On 23rd September, 2000, I married a Travel Agent. It was the best decision I’ve ever made.
They say that opposites attract. And in our case, it’s been largely true.
One of us is an extravert. Intrepid, bold and assertive; a real go-getter, make-it-happen kind of guy- (the type that might jump out of an aeroplane!)
The other one of us is an introvert. Dreamy, head-in-the-clouds, cautious – perhaps more inclined to read about the wide and wonderful world in a book, rather than travel much beyond the garden gate to actually see it for herself.
Eighteen years later, we have four amazing kids and two tabby cats. We’ve travelled to some truly incredible places. And this is our story.
Our prize-of-a-lifetime, trip for two to the Maldives was doubly sweet. Spending 3 nights in the beautiful Kuda Huura Hotel was only just the beginning. The next leg of the journey, was a four night stay in the exclusive Four Seasons resort, Landaa Giravaaru.
It was sad to say goodbye to the Kuda Huura, and we were given a wonderful send-off. Yet there was a sense of excitement for what was next in store.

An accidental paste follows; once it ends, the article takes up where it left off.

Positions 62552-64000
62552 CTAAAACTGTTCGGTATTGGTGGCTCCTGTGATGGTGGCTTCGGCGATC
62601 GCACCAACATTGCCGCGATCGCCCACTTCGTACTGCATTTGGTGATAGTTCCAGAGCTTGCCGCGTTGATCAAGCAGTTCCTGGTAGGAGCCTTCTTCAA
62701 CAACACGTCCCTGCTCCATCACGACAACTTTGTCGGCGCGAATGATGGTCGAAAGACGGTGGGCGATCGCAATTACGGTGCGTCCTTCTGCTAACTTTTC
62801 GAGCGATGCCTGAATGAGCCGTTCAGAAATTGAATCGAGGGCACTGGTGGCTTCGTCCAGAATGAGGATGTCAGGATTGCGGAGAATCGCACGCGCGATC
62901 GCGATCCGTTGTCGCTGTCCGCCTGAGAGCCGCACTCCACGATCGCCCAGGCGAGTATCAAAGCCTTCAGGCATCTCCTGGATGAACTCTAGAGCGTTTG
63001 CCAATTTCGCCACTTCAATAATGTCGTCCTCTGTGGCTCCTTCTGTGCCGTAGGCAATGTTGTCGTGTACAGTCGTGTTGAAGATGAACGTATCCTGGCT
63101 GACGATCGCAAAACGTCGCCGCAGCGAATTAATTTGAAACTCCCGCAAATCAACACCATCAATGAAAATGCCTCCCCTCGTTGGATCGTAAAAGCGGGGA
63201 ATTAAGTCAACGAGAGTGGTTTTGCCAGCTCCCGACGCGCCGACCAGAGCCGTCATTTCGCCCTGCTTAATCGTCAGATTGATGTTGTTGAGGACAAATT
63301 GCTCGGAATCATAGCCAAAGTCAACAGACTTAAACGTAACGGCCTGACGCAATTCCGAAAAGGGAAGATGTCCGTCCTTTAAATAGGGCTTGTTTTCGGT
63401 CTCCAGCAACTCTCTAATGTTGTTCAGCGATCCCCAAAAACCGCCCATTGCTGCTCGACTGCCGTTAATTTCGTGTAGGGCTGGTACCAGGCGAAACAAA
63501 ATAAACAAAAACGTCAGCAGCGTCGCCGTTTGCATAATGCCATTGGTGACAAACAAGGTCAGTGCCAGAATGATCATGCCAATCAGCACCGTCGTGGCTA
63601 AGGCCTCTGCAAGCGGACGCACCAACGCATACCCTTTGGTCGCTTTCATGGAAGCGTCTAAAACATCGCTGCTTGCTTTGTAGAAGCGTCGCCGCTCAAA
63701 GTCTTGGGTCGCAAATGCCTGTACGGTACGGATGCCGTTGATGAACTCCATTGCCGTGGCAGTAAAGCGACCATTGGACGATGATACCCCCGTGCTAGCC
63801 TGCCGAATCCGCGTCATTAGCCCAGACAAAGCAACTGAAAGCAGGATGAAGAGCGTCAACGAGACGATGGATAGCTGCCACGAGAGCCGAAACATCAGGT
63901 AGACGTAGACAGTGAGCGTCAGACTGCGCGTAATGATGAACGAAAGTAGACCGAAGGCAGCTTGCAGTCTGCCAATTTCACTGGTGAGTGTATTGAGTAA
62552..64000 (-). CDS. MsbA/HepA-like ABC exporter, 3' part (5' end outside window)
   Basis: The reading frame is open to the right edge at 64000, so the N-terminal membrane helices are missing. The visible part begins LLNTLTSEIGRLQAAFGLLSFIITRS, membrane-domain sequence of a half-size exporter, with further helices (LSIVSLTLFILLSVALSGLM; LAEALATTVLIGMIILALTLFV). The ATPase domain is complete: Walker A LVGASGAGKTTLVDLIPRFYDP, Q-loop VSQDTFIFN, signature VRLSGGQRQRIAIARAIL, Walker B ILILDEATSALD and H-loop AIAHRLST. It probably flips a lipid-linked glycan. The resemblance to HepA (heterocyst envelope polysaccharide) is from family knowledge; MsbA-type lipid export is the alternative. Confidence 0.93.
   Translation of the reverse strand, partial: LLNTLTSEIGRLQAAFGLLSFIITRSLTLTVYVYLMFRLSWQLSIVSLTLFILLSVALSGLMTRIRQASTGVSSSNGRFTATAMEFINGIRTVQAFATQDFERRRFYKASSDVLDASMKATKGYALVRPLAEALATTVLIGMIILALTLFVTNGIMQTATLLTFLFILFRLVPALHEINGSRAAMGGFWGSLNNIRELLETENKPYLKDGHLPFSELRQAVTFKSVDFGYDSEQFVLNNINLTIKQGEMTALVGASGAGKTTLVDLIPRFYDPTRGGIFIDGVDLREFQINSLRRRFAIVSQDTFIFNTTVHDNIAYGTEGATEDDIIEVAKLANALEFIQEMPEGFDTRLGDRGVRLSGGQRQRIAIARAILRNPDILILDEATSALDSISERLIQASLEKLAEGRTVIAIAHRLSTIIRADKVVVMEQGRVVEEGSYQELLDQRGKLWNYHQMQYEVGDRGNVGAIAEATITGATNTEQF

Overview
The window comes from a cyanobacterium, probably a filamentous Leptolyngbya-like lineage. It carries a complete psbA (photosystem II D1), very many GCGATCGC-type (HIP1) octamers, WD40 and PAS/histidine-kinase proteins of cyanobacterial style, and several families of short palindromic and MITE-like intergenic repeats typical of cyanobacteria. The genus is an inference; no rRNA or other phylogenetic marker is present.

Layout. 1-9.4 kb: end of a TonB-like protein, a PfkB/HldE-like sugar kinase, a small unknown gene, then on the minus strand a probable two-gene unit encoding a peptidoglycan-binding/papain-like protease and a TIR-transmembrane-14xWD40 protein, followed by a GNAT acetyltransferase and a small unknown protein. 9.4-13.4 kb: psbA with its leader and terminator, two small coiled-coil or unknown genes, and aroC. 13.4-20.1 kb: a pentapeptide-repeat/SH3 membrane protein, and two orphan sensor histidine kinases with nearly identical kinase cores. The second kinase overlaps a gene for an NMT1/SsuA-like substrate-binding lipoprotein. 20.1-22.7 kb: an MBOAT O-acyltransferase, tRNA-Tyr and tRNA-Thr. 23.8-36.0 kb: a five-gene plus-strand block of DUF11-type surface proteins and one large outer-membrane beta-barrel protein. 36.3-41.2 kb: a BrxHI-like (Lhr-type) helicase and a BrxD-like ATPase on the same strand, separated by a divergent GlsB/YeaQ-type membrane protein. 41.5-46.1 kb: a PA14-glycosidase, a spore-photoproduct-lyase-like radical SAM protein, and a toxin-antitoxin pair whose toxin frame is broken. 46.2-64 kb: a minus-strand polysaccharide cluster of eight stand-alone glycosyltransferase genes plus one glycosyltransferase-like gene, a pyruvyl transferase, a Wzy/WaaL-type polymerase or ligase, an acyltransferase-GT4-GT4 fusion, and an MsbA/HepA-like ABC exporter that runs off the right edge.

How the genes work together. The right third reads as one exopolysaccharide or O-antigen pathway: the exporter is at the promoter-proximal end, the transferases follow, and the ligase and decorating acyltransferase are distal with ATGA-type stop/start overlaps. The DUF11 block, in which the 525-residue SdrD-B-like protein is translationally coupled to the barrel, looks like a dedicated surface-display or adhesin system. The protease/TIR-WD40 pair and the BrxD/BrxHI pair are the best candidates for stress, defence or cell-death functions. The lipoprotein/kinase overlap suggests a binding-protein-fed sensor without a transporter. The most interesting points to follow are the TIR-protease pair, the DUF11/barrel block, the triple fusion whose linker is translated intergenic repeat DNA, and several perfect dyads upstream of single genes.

Our transfer was in a tiny Maldivian Sea-Plane. This in itself was an incredible experience! I have never taken-off or landed in the sea before! It was all a bit of an adventure, to say the least. We had to wear ear plugs that looked a bit like cheesy Watsits!
Flying over the Maldives is an astonishing sight. Atol after atol like shimmering pearls amidst the irridescent jewel-like ocean.
Around 40 minutes later, our destination came into view. We had certainly arrived in style!
Two years later, I still look back and pinch myself.
One of the best things about the Maldives is the opportunity to get up close and personal with all sorts of sea creatures.
The Four Seasons, Kuda Huura Hotel, a joint participant of an initiative called Marine Savers, houses its very own Turtle Sanctuary, which offers guests of all ages a chance to help feed the turtles, as well as an enthralling glimpse into the job of a Marine Biologist.